I was at the Googleplex Monday morning for a briefing on GOOG's improvements in search, and more importantly, the official roll out of Google Health.
Google had invited representatives some of the largest medical establishments and medical service providers to talk about the service.
The approach is very interesting and it solves several key problems in being able to integrate health data from multiple sources. The solution: have the individual do it.
The current regulations are designed to protect people's privacy so sharing medical data is very difficult. But if the individual does it and then allows others access to it, much of this problem is solved. Plus Google Health users can share and send their data abroad. Anyone for MyIndianMD.com?
Some of the MDs at the event said Google Health could reduce health care costs because tests won't have to be repeated. And individuals could choose not to have expensive and ineffectual procedures just because their doctors are trying to cover their legal
One problem with this approach however, is that the individual is being asked to make choices which their doctors would be best at making but because of legal and other issues, they cannot. Similarly, Google has to be careful not be providing medical advice. GOOG says it provides users with "choices and options."
I spoke with Martin Harris, M.D and Chief Information Officer at Cleveland Clinic, one of the beta test partners for Google Health. He said that one problem was that computer literate users would be the first to benefit. "It's part of what I call the Internet divide," he said. "Ideally we should be able to let people access their Google Health accounts through their TV set top box or through the phone. That will come soon."
I spoke with a couple of people on the Google Health team and they said users would in the future be able to designate "delegates" to administer their Google Health records on their behalf so that the elderly could have their families help them.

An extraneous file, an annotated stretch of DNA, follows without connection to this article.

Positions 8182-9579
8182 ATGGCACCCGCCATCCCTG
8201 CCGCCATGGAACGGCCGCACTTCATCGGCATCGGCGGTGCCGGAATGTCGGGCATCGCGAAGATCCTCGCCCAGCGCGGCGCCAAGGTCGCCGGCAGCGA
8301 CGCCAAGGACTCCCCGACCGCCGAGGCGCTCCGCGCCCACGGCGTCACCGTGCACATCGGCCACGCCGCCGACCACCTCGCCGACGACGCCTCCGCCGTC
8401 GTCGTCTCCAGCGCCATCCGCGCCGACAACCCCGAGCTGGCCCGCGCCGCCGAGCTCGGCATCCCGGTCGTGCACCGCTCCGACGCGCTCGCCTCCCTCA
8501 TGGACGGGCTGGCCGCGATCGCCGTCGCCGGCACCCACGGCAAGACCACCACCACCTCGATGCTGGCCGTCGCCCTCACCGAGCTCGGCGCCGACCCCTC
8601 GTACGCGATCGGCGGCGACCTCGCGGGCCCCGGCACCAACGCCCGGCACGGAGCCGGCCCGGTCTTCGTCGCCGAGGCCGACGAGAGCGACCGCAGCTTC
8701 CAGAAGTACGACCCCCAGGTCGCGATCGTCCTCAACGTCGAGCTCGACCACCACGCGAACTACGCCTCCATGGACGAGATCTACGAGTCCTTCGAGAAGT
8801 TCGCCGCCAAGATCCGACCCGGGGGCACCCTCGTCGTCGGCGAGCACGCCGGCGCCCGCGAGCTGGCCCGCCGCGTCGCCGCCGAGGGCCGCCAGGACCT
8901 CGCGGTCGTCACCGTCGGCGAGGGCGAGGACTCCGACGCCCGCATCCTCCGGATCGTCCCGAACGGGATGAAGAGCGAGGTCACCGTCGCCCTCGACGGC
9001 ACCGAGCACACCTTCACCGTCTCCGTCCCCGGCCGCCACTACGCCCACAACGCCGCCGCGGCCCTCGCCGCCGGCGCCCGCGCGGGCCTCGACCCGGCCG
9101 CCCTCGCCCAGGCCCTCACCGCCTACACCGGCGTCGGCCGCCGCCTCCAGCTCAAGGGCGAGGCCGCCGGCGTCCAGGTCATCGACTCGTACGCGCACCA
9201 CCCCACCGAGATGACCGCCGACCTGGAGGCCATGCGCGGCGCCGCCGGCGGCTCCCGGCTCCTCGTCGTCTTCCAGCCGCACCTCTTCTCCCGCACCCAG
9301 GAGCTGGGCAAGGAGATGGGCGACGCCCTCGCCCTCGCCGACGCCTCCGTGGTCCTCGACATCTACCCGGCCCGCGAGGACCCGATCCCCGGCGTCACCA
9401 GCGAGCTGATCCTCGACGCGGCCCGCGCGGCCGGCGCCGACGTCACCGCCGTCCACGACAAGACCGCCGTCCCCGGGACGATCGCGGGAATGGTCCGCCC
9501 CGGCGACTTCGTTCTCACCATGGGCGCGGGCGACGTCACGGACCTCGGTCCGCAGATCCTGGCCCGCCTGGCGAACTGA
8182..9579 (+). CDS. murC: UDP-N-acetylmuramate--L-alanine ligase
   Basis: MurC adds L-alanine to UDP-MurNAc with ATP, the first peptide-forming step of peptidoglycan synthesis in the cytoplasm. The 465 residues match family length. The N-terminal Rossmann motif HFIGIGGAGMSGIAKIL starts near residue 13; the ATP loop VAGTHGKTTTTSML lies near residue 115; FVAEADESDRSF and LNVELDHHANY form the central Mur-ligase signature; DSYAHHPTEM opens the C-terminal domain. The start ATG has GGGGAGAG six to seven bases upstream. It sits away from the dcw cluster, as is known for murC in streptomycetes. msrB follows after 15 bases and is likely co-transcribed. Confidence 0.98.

The potential business opportunites for Google are enormous.
Pharma is already pumping billions into marketing drugs on TV and radio and magazines. On Google Health it can target those ads like never before. Will pharma pass on its savings in marketing to customers? Probably some savings would be passed on but it could get away with keeping most of the rest especially since the companies have limited monopolies on key drugs.
Then there are the billions of dollars spent on a variety of medical services, which Google can help target to those people that need those services. Pharma and the rest of the healthcare business is a massive business opportunity for Google.
And there will be probably be some good opportunities for a range of third party business services to be built on top of Google Health because of it's open API. Google for example, is offering an application that allows people to monitor how much they walk and it will give $100k to charity as an incentive.
I can think of linking gym machines to my Google Health record, what I ate that day, even what I ate at a restaurant automatically uploaded with calories and vitamin info. How much I slept, etc. This could become many people's home page.
I can think of social problems too if insurance companies or employers seek permission to view health records and discriminate against those that don't provide access. What about potential spouses opening their hearts . . . and their Google medical records to each other?
All in all, Google Health is GOOG's most significant business launch since AdWords/AdSense text ad links, imho.
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Please see: Google Health launches; Read the terms of service